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Curacao Students have great Organizing Skills

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A year ago, we saw two students of the Peter Stuyvesant College (PSC) in Curaçao organizing a sailing race as part of their final exams. This year it was a team of three that did it again!  On February 9th, Tirza van der Straaten, Tara Blanken and Thomas Ros—the “Three T’s”—organized the first big freestyle windsurfing event in Curaçao.

In the last year of their college time, local PSC students face the ultimate challenge. They have to organize a sports event for the local community in which they show their ability to combine skills learned at school.  Tirza was there when two sailing friends organized their sailing race for yachts last year. Being a sailor since she was able to walk, it was obvious that her final school project would be a similar one. When she discovered that Windsurfing Curaçao wanted to organize a freestyle competition, but had not yet because of a lack of time, she seized the opportunity with both hands, found two fellow students willing to accomplish the job together, and started preparations.

While all students in Curaçao enjoyed a full week off because of the Carnival festivities, the Three T’s set to work at full tilt to be able to present a perfect windsurfing event at the end of that week.

Soon contacts were laid with the owners of Windsurfing Curaçao who gladly gave permission and their cooperation for the event.  Sponsors were found for drinks, presents and prizes for the participants, and judges were appointed—
among them Chris Hellburg, who was one of last year’s organizing students. Stopwatches were snapped up, the famous DJ Paco was found willing to provide the music for a friendly price, shopping was done for the barbeque, and parents were asked for assistance in the background.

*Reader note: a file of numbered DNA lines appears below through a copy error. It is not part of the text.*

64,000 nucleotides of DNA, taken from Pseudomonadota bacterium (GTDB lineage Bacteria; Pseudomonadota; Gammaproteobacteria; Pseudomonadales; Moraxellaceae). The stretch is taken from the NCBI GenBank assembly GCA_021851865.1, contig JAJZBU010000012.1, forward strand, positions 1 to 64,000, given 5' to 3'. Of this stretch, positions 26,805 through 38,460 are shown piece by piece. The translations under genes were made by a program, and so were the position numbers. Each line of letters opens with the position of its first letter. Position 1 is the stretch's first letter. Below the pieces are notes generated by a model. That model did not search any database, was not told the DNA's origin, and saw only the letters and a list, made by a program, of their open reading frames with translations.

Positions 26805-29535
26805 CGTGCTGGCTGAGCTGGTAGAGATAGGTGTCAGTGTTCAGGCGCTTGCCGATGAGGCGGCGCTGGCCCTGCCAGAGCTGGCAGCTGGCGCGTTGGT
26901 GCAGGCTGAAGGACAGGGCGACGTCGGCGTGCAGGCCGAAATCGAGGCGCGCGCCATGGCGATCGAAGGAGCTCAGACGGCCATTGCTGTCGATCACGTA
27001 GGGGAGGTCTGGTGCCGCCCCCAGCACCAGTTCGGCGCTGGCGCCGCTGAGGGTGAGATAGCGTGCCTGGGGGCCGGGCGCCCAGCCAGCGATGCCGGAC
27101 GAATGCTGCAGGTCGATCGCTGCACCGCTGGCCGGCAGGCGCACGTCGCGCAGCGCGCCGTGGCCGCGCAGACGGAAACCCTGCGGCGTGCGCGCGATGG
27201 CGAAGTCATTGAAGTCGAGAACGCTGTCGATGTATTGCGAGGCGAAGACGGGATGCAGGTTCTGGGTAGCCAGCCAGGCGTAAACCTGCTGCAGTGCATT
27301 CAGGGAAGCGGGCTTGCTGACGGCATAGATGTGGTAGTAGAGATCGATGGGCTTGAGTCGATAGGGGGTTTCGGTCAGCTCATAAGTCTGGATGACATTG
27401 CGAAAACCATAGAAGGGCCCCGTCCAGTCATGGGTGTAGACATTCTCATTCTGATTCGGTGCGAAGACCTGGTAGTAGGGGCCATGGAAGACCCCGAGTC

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All three were amazed and pleasantly surprised with the large number of participants. Fifty four-minute heats were needed to give all 35 competitors in the beginners, intermediate, and advanced class the chance to qualify for the finals in a double elimination. The Three T’s set up a tight schedule, aiming for the prize giving ceremony at five p.m. sharp, saving enough daylight time for the barbeque.

It was wonderful to see how accurate and self-assured the teens acquitted themselves of their jobs. While Tirza handled the stopwatch, Thomas raised and lowered the green and red flags, and Tara filled in the results on the score board. All procedures went so smoothly that it looked like they had done it many times before. 

The ambiance on the beach, which was just completed with new white sand, was great. In between the start and finish signals, Ingmar’s voice could be heard, naming all moves, tricks and jumps of the competitors and offering multilingual encouragement for all participants. It was a pleasure to see how much these youngsters improved their freestyle skills in only the two years since Windsurfing Curaçao has been training them.

Following the famous windsurfers of the neighbouring island of Bonaire, the Curaçao sailors are catching up and showing better results every time.
Nevertheless, it was a Bonairean who won the competition at the end of the day. It so happens that Choko Frans, the youngest of the famous Frans brothers of Bonaire, temporarily lives in Curaçao to study. Although he missed the first heat, thus being forced to do all heats in the double elimination, he took the win all the time and even managed to beat Windsurfing Curaçao’s Ingmar twice in the double finals.

At the prize giving ceremony Tirza handled the microphone as if she had done it a hundred times before, praising all winners and encouraging all others.
All can look back on a great and well-organized event that might get a sequel if the organizers will stay on the island. And of that, one can never be sure if graduating students are involved. They might leave to study in Holland or America. Maybe other students can take over next year? As long as Peter Stuyvesant College continues this final exam requirement, all possibilities are open.

Els Kroon is a Dutch former teacher who now lives and works as an award-winning free-lance photojournalist on Curaçao

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